By early this year, according to multiple industry reports, the tide was turning in Google’s favor. One firm, Strategy Analytics, estimated this month that Amazon’s global market share dipped from 76 percent to 41 percent over the past year, with Google’s rising to 28 percent. The firm projects Google’s smart speaker sales to surpass Amazon’s by 2020, said Bill Ablondi, director of smart home strategies.

Chart showing global smart speaker market by vendor in Q2 2018.

For Amazon, those numbers would be ominous enough. But Canalys reckoned in an Aug. 16 report that Google has already eclipsed Amazon in quarterly sales.

Chart showing worldwide smart speaker market by Q2 2018.

It’s worth noting that Canalys counts devices shipped to retailers, even if they haven’t yet been purchased by consumers. Canalys derives its estimates partly from suppliers, vendors, and other third parties, while Strategy Analytics relies on sources within the companies that make them. A third report, from the news and research site Voicebot, used consumer surveys to estimate how many users each firm’s smart speakers have. It found that 62 percent of U.S. smart speaker owners had an Amazon Echo, while 27 percent had a Google Home, as of May. That methodology favors Amazon by counting devices purchased in the past. But even there, Google was rapidly gaining ground, tripling its market share in the first half of 2018.

More competitors are looming: Electronics giant Samsung has just launched its Galaxy Home smart speaker, and a bevy of audio companies are gradually getting in on the game. Meanwhile, smart displays are emerging as an alternative to audio-only speakers, and Facebook is working on a device called Portal that could focus on video calling.

In the long run, though, it isn’t just Silicon Valley that threatens Amazon’s smart speaker lead. It’s China.

A year ago, pundits were wondering why smart speakers weren’t catching on in China. No one’s wondering that anymore: It is by all accounts the fastest-growing market for smart speakers. And virtually none of that growth is going to Amazon or its U.S. rivals, which don’t offer Chinese-language versions. It’s going instead to Chinese giants such as Alibaba, Xiaomi, and Baidu, which are pumping out smart speakers that go for a fraction of the price of the Echo or Home. These aren’t just cheap knockoffs, either. At CES this year, Baidu showed off high-concept smart speakers that look like lamps, ceiling lights, or even a colorful stack of blocks. Amazon and Google’s devices look outdated by comparison.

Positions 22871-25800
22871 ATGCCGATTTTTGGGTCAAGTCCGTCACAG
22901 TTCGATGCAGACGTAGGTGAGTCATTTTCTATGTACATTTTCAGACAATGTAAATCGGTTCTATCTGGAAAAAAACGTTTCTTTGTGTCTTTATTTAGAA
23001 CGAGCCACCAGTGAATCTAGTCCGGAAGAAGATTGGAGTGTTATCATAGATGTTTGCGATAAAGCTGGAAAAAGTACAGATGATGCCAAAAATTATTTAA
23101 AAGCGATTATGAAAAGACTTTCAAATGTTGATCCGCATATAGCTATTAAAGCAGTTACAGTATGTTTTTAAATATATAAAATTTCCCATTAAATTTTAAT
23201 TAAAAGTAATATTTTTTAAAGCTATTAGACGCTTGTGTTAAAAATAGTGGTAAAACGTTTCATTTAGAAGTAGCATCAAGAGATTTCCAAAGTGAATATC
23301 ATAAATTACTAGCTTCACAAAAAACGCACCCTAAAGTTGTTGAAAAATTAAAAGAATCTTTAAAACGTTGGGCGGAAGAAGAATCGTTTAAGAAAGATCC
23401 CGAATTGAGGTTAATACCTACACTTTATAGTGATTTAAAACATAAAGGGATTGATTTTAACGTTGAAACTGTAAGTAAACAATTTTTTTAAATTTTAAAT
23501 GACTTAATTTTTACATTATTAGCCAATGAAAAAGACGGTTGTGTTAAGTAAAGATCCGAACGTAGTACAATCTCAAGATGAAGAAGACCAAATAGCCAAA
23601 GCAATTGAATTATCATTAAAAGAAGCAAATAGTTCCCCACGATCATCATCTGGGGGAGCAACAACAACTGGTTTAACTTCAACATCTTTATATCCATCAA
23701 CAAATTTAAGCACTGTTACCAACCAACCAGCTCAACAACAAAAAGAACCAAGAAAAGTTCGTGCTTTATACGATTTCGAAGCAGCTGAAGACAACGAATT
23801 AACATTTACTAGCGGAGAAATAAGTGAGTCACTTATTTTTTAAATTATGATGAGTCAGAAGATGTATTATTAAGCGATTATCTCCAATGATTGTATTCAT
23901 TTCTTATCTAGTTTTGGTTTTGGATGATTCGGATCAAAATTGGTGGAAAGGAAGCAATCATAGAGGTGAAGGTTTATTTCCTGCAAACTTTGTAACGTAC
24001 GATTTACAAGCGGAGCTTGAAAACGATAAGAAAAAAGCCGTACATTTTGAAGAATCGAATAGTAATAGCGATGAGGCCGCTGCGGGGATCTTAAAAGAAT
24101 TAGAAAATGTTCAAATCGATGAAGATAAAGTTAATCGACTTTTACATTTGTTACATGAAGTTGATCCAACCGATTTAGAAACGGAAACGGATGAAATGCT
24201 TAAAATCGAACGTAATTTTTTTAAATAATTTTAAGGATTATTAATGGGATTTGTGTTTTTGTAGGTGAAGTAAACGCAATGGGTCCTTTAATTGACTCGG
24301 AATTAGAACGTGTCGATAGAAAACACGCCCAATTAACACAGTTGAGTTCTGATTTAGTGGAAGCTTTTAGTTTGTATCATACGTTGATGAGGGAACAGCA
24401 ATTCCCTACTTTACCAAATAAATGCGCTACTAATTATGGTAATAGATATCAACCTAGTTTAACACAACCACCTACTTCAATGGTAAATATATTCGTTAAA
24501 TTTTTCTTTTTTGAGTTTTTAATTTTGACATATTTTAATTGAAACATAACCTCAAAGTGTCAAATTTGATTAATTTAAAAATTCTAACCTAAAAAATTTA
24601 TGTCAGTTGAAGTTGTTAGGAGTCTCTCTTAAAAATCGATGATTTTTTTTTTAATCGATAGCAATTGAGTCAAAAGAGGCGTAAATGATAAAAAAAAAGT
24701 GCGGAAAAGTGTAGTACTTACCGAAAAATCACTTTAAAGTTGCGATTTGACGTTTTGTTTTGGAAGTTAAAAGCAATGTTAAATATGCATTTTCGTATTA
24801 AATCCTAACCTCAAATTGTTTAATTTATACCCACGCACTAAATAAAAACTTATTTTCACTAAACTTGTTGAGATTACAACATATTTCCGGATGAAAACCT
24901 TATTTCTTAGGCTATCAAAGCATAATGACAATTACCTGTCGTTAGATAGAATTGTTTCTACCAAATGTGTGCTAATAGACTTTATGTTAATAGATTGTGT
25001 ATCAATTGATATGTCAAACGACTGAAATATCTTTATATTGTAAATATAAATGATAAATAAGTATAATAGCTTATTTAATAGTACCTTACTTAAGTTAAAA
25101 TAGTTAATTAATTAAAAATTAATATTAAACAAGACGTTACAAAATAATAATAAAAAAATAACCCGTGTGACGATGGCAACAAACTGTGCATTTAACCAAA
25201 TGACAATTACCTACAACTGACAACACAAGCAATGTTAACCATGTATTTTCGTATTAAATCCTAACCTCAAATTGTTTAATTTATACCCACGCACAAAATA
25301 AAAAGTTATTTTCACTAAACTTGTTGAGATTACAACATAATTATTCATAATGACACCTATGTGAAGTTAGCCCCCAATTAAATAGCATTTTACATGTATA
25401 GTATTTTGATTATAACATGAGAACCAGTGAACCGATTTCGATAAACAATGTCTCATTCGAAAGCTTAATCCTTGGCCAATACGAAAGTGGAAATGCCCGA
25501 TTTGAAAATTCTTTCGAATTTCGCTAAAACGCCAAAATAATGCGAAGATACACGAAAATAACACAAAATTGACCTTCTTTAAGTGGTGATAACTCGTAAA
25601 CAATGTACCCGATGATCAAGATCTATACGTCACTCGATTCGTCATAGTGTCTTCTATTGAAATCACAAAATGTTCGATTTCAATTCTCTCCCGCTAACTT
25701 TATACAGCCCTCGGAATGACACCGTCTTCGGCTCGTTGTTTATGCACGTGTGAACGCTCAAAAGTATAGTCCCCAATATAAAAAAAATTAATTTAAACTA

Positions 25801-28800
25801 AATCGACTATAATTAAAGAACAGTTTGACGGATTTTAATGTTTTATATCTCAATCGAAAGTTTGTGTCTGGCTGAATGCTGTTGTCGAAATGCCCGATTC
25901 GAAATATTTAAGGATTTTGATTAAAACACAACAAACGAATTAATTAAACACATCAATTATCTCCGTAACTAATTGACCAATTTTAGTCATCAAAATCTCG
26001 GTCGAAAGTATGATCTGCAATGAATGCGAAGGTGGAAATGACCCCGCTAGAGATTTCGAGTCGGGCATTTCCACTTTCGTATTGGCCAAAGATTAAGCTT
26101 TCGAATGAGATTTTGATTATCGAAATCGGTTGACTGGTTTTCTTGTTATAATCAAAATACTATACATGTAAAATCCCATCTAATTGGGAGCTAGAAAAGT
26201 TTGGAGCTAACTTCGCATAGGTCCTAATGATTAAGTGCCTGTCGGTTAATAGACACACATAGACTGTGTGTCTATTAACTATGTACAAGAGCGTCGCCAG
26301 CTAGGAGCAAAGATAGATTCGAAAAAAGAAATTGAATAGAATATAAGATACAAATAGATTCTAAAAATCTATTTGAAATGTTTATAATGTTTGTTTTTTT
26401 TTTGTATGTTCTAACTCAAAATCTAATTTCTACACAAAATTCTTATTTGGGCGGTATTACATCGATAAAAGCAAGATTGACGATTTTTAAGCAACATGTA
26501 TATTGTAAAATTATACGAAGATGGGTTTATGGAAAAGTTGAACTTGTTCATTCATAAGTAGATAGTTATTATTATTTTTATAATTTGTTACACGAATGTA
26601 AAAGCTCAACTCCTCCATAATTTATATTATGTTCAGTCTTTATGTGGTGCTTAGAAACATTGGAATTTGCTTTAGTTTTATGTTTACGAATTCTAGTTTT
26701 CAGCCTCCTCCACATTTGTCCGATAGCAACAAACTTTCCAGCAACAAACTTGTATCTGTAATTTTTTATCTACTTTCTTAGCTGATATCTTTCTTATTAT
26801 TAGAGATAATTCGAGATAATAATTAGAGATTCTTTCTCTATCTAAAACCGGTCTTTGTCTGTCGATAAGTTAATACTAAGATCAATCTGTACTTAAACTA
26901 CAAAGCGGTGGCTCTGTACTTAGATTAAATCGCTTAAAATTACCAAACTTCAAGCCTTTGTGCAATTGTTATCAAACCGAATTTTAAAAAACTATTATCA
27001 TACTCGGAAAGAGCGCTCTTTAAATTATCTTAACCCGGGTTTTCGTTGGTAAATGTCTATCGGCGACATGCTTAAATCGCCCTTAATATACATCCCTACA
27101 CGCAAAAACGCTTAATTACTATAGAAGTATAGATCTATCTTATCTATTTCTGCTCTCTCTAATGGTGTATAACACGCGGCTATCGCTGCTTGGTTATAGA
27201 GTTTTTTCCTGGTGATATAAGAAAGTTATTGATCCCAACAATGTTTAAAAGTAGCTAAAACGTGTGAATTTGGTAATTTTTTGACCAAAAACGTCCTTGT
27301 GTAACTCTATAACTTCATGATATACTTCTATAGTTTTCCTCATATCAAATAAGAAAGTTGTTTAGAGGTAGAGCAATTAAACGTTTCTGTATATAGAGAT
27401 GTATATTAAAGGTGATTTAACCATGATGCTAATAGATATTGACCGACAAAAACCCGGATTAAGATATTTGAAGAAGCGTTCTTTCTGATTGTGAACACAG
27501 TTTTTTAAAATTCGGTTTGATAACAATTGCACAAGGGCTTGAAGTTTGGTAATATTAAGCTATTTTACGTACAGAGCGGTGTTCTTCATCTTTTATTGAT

When you buy an Echo, you’re paying Amazon $85 today. But it also gives you a strong incentive to pay it $120 a year for Amazon Prime, and perhaps another $80 per year for Amazon Music Unlimited. On top of that, it makes it very easy to buy things on Amazon and plays nicely with other Alexa devices like the Fire TV.

Purchase a Google Home, on the other hand, and it will fit right in with Chromecast, YouTube, your Gmail and Google Calendar, and the Google Assistant on your Android device. A HomePod will deepen your relationship with Siri and iTunes, and so forth.

So an Echo-filled world would expand Amazon’s retail empire; a Home-filled world would broaden Google’s surveillance network and feed its A.I.; a world of HomePods would keep people ensconced in Apple’s ecosystem (especially if they’re well-off). And one shudders to think what a world of Facebook Portals might do. (Rumor has it the company delayed the device’s launch due to the Cambridge Analytica scandal.) The only darker scenario might be one in which the censorship-friendly Chinese tech companies ultimately prevail.

That Amazon no longer looks poised to monopolize smart speakers might reassure critics wary of its online retail dominance. But the prospect of Google’s dominance should give privacy advocates pause. What we have for now, thankfully, is a hotly competitive industry—the kind that is unlikely to give rise to any proprietary eponyms at all.

Amazon has created a new computing platform that will future-proof your home

AP/Elaine Thompson

Amazon has created a new computing platform that will future-proof your home

Steve-Kovach

By Steve Kovach

Amazon is in a better position than any other company to dominate ambient computing, the concept that everything in your life is computerized and intelligent.
Amazon’s Alexa platform continues to get better while remaining open to third parties, unlike Apple’s Siri.
Buying into Alexa now will future-proof your home.

Almost four years ago, New York Times tech columnist Farhad Manjoo wrote out a strategy to keep all your technology future-proof in a rapidly evolving environment.

His advice still holds up.

Use Apple hardware for your smartphone and PC. Use Google services for things like email, calendar, and maps. Buy all your digital music, movies, and TV shows from Amazon.